It’s amazing how normal we try to make things on a base with more than 25,000 people.

Here at Joint Base Balad, Iraq, we have hot showers, movie theaters, swimming pools, vehicles and chapels, not to mention dining halls that make the local Hometown Buffet look like a soup line.

Many of our patients have the normal scope of medical issues: broken appendages, infections, flu and appendicitis.

It would be easy to cruise along on the surface of normal, until, as they say among first responders, “hours of boredom are interrupted by minutes of sheer terror.”

It happened earlier this month when we received a soldier who was the victim of an IED blast. There’s no way I would describe the carnage this bomb inflicted on the 20-year-old soldier. Suffice to say it was enough to cause some nonessential staff to leave the room for air.

Within five minutes of his arrival, our neurosurgeon, Dr. Carrie Schmitt, examined the trauma done to the soldier’s brain and broke the difficult news to a hopeful staff that the soldier really had died before he arrived.

“We’ve done all we can do. We’ve lost him.”

“Chaplain,” called out Dr. Schmitt.

“Here, ma’am,” I said as I slowly and reverently took my place among the staff surrounding the gurney.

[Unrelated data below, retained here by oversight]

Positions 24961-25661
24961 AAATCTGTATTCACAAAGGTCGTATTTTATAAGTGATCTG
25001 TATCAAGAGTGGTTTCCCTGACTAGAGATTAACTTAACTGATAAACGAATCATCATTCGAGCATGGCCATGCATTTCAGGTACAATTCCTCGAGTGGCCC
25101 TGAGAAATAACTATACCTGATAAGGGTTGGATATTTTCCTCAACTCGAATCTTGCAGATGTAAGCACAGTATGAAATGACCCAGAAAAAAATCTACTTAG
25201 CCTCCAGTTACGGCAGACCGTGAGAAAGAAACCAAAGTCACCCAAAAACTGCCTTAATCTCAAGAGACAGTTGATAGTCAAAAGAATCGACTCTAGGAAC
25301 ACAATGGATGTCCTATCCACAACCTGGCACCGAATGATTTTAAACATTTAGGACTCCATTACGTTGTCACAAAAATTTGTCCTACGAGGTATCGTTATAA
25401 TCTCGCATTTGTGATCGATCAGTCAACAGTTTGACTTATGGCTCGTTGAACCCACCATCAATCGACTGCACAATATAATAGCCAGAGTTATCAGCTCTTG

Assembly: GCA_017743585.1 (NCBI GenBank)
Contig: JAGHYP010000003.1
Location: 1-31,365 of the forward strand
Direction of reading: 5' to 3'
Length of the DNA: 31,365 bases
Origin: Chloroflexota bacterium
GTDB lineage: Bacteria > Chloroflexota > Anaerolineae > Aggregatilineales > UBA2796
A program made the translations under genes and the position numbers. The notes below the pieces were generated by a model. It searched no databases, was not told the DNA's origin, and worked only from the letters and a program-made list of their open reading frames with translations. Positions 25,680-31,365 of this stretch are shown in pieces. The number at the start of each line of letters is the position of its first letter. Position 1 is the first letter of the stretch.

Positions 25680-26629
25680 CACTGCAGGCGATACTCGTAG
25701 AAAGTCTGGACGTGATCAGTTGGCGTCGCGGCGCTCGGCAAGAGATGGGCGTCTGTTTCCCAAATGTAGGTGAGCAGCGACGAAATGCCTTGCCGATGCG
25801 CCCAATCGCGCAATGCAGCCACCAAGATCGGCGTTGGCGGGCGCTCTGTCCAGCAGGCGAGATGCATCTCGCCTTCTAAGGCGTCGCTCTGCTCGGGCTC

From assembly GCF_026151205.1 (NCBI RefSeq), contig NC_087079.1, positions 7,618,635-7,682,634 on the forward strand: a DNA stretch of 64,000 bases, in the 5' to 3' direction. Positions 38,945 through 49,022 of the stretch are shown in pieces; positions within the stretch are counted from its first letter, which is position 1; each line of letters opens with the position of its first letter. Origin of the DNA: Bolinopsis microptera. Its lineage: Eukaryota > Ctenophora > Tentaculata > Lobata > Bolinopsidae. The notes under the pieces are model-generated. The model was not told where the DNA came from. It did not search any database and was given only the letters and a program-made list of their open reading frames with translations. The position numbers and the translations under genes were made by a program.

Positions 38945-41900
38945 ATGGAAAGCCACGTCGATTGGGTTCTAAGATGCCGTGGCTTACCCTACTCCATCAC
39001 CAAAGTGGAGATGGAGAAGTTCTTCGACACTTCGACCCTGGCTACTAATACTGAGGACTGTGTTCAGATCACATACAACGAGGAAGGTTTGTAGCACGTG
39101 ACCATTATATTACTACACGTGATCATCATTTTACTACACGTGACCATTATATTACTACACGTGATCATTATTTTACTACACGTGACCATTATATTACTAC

As one staff member held the soldier’s remaining hand, another stood with an arm on his brow. Two other staff members placed sympathetic hands on the soldier’s thighs.

We stood watching, we stood crying, we stood praying. None of us had ever met this soldier, but we were determined to say that his friends would see him into eternity.

There’s a lot of debate among world religions over when a person’s soul leaves his body. I don’t have any desire to weigh in on that argument, but there certainly have been enough near-death experiences to suggest a person has some awareness of his surroundings during those moments that exist between life and death.

It was in that belief that I stepped forward and addressed the soldier.

Calling him by name, I told him he was surrounded by people who cared. I assured him everyone tried their very best to save him. We desperately wanted to bring the normal out of the abnormal, but it wasn’t to be.

Within 30 minutes, we assembled a Patriot Detail. This is a short ceremony resembling a graveside service in which I read a short Scripture and said a prayer.

Afterward, his body, draped in flag, was taken to our morgue.

Just outside the morgue, a Special Forces medic joined us, carrying cans of near beer, a product as close to alcohol as we can get in the combat theater.

“I want us to toast this young man’s life,” the medic declared as he distributed the near beer among us.

I’m not a beer drinker, but this wasn’t the time to make that point. This was a time to create a sacred space.

As we simultaneously popped our can tops, I was reminded of the sacred sound made by the synchronized breaking of a Communion wafer during worship.

In Communion, we’ll often take the wine and quote Jesus as saying, “This is my blood which was spilled for you.”

In much the same spirit, the medic reminded us that the soldier’s blood had been spilled for us as well.

Pouring a few ounces into the earth, the medic declared that the first sip was reserved for the fallen patriot who wasn’t yet old enough to drink. Then we raised our cans in his honor and drank together.

Burkes is a former civilian hospital chaplain and an Air National Guard chaplain. Write or visit